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Management of Small Hive Beetle _SHB_ in Australia

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Management of Small Hive Beetle _SHB_ in Australia Powered By Docstoc
					       Management of Small Hive
        Beetle (SHB) in Australia                                                          May 2006 (09/181)
Acknowledgement: The following information has been based on an article by David A Westervelt, which
appeared in the American Bee Journal (ABJ) in October 2005. It has been rewritten to reflect conditions,
legislation and approved methods of treatment applicable in Australia. RIRDC acknowledges that consent has
been given by the editors of the ABJ to use David’s article in this manner.
                 Compiled by Des Cannon, Committee Member Honeybee R&D Committee



S
      ince Small Hive Beetle (SHB) was first identified   honey shed (often in a hotroom) for considerable
      in Australia in 2002, it has been the subject       time before extracting, we save cappings with
      of widely differing anecdotal discussion and        pollen that SHB likes to reproduce in, and we often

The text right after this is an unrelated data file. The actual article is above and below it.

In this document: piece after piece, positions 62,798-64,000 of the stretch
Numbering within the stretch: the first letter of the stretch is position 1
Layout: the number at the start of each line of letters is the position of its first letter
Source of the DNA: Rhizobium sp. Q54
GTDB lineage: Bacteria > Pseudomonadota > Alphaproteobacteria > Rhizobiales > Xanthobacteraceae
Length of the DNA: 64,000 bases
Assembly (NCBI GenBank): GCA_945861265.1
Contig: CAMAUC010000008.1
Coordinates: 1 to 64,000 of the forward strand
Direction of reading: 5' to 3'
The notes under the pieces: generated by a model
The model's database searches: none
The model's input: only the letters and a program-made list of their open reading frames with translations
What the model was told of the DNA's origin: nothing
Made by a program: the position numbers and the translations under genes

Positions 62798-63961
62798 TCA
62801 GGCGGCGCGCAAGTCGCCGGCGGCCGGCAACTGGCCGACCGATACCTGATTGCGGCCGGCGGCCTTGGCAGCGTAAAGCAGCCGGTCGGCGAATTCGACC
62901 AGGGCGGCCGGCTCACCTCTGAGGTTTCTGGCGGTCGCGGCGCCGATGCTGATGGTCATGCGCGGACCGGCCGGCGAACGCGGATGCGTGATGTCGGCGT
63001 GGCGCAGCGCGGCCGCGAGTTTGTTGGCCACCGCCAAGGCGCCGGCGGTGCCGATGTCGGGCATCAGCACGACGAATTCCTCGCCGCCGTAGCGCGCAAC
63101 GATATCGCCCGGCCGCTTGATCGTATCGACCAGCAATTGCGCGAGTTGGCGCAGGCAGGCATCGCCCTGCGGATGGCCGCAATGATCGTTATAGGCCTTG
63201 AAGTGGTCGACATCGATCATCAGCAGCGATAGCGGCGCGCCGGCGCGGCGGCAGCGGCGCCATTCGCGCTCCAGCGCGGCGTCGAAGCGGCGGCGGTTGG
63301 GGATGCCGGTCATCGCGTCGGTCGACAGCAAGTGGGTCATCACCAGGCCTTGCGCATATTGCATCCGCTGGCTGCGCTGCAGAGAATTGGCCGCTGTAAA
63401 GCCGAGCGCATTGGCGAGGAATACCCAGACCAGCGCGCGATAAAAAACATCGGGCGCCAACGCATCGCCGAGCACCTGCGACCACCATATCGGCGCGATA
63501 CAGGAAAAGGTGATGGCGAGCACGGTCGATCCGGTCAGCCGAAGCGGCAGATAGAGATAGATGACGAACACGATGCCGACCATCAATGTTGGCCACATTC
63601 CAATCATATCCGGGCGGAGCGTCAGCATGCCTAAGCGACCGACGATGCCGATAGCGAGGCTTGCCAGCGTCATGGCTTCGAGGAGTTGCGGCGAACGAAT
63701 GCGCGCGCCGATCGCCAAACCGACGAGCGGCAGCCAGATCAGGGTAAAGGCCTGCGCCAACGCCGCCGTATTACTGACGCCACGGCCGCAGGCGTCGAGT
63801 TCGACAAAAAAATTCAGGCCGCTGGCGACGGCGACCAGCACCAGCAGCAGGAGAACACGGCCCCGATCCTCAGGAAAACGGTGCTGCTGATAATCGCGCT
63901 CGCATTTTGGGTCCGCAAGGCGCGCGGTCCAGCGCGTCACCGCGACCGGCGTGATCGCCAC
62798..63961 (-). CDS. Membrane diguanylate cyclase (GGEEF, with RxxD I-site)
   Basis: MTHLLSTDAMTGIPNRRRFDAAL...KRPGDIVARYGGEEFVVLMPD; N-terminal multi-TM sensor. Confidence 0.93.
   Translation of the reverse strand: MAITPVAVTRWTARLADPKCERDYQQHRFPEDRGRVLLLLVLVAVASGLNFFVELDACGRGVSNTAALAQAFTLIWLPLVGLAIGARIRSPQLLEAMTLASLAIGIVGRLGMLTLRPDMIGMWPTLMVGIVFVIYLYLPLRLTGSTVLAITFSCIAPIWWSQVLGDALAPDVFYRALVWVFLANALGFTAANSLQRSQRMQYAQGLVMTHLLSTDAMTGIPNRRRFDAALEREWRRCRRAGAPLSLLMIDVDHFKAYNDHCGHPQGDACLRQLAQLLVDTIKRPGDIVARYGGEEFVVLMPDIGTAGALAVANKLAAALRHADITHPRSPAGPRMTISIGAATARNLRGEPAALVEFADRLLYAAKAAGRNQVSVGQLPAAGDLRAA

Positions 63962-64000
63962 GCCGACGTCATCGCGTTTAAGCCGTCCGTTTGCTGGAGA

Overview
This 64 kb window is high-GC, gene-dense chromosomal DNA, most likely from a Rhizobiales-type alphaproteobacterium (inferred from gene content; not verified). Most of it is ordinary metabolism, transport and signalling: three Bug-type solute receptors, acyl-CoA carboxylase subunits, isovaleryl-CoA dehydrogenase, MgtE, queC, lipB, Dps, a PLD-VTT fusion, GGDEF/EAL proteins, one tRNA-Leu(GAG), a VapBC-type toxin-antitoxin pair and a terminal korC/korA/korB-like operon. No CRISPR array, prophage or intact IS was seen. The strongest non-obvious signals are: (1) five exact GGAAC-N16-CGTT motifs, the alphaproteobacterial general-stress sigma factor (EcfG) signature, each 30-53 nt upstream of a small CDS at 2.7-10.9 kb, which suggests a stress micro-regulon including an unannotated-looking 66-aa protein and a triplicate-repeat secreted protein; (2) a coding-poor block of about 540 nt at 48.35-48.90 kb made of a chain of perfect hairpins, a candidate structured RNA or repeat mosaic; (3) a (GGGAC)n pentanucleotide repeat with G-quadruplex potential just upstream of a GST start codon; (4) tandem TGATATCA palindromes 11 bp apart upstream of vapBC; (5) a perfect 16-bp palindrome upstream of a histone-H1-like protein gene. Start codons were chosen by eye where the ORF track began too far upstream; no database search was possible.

conjecture about its spread and effect on beehives        store slum gum around or near the honey shed for
in Australia. It is now apparent that its area of         a lengthy time until it is convenient to dispose of
influence is spreading, and it is now common in the       it. This does not mean we have been sloppy or lazy
eastern states (NSW, Queensland and Victoria), but        – this is just the way we have done things for a long
the severity of its impact has varied greatly. This has   time. For the enthusiastic beekeeper, the challenge
been the case between apiaries, and even from hive        is to change in order to be more productive and
to hive within an apiary.                                 efficient. Like GST, SHB is something new to adapt
                                                          to.
In 2003, the RIRDC Honeybee R&D Advisory